Khairiya Ahmed, 80, sits on the doorstep of her house in Al-Arroub camp, north of Hebron (Al-Khalil), in the occupied West Bank. She leans on her crutches and contemplates the life she has lived for more than 75 years.
In 1948, this elderly woman was living with her family of nine in Ajjur, a Palestinian village located northwest of Hebron that was depopulated by Zionist militias 75 years ago. Its Palestinian inhabitants are now refugees, living in Palestine and in exile.
At that time, Khairiya was only five years old. She doesn’t remember much of what happened then, but she knows that terrible things drove her family and all the villagers out of Ajjur at gunpoint.
“I remember the complete darkness and the voices of my parents screaming and trying to protect their seven children,” Khairiya told The Palestine Chronicle.
“My older brother was fourteen years old at the time. He was helping my father gather us and put us in a safe place before the hands of the Zionist raiders could reach us.”
The Ahmed family left their home in the once-peaceful village, just like hundreds of thousands of Palestinians who were forcibly displaced from their homes by Israel.
For Palestinians, that process of ethnic cleansing is known as the Nakba, the catastrophic destruction of historic Palestine.
The displaced families were keen on preserving the keys to their homes and their important documents proving the ownership of their homeland.
Sadly, the rusty keys remain in their possession to this day in a place far from home.
Khairiya’s father was crying fervently after he left his village, Ajjur. As a curious little girl, Khairiya asked him about the reason for his tears. His response was that he was living on a piece of paradise, and he was forced to move to a mere box of bricks, under Israeli military occupation and daily oppression.
Tents and Stone Houses
To cope with the consequences of that disastrous displacement, the United Nations created the UN Relief and Works Agency for Palestinian Refugees (UNRWA). They were tasked with building temporary refugee camps for Palestinians who sought refuge in other areas within Palestine, which were less vulnerable to Israeli attack.
These camps extended from Jenin, in the northern West Bank, to Hebron in the south. They are still standing today. The temporary tents have, over time, turned into small stone houses.
Those masses of dispossessed refugees have lived under harsh conditions for 75 years, without anyone paying serious attention to their misery or helping them return to their original homes in their stolen homeland.
Following the Nakba, nineteen camps were established in the occupied West Bank. With the signing of the Oslo agreement, they were divided between areas A, B, and C. The largest of them, in terms of population, is the Balata refugee camp in the city of Nablus.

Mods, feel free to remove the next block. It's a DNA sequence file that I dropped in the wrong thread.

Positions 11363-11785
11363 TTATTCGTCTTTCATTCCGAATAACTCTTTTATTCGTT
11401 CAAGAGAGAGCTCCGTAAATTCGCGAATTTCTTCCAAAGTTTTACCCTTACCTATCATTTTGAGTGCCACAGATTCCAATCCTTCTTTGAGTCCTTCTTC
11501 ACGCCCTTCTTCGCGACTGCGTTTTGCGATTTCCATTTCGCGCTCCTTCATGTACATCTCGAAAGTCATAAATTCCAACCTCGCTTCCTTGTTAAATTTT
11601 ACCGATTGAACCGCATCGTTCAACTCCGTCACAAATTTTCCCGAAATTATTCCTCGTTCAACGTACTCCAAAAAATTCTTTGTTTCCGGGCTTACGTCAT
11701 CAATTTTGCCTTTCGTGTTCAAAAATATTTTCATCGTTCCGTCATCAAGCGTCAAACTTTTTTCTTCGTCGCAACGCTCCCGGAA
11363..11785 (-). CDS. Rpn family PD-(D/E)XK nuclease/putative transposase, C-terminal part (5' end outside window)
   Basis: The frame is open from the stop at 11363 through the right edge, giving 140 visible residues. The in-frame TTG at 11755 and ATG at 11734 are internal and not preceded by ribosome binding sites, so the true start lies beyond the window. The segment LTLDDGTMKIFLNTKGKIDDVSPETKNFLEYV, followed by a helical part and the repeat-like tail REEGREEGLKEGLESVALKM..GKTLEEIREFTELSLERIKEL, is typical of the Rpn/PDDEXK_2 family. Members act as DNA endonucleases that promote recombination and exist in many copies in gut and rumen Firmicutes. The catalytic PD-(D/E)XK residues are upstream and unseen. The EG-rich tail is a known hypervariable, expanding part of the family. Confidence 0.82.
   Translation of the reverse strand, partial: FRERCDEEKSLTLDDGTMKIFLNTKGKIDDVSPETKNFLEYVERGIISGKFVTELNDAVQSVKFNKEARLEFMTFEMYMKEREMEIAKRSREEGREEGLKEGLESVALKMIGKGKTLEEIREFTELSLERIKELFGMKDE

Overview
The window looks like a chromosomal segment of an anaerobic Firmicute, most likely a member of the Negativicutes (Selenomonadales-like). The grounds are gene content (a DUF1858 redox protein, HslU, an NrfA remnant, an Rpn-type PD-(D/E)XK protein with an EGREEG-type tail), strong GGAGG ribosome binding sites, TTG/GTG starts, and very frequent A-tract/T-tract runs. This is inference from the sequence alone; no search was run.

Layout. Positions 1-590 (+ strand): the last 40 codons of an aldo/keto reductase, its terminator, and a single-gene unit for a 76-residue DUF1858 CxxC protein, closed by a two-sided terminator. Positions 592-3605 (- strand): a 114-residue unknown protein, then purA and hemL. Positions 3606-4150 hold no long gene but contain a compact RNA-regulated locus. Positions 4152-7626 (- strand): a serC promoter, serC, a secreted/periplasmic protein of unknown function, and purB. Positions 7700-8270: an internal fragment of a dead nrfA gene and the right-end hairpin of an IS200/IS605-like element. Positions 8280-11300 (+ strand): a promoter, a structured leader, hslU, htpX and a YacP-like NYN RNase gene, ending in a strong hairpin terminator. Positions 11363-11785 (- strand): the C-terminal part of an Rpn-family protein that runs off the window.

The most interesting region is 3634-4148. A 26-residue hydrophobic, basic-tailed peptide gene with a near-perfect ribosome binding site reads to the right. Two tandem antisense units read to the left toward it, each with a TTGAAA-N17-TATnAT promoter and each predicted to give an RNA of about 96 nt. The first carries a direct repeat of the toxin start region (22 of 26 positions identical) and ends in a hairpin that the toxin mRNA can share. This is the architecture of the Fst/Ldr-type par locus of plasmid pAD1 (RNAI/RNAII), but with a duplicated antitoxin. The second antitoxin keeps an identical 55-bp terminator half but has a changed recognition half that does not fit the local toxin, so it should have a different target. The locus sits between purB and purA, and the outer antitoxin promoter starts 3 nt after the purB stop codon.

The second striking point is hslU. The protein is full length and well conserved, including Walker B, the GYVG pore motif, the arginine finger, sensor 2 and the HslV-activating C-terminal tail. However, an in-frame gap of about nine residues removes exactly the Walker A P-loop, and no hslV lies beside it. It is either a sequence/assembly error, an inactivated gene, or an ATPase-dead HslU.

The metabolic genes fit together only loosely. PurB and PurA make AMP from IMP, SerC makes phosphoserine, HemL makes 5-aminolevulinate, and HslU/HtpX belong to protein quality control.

This is Not Life
Living in a refugee camp is not easy.
Fadl al-Ramahi, 56, lives in Al-Jalazone camp, north of Ramallah. He was brought up with the hope of returning to his original village, Al-Muzayri’a, in the district of Ramla, despite being born twenty years after the Nakba.
“To live in the camp means to endure harsh living conditions and continued distress,” Fadl told us. “The houses here are so crowded, when you open a window, you find the window of another house. The streets are narrow, barely enough for a car.”
In each camp, a popular committee was formed from residents themselves, under the supervision of UNRWA to follow up on the needs of each camp. However, living conditions hardly change. They often worsen due to the growing population of the overcrowded camps.
The camp infrastructure is very poor. Alleys are barely paved and sewage drainage is weak. Rubbish is everywhere.
In addition, Israel does not allow the refugees to live their life, however imperfect. Almost daily, the Israeli army carries out incursions, assaults, arrests, and even the killing of their residents.
If the camps are located near settlements, Israeli forces often close their entrances to ensure protection for the illegal Jewish settlers.
“I imagined our small village whenever my father talked about it. He dreamed of going back to Al-Muzayri’a or just seeing it from afar one last time. Sadly, he died before fulfilling his dream,” Fadl said.
“He always told us about his memories there, the crops he used to grow and our two-floor house. Now we live in a small house. We had to accept anything after we were expelled from our villages.”
To this day, the Palestinian refugees refuse to say that they belong to these camps. Just mention the names of their abandoned villages and you will see, in their eyes, the fervent hope of returning to their land.
Be the first to comment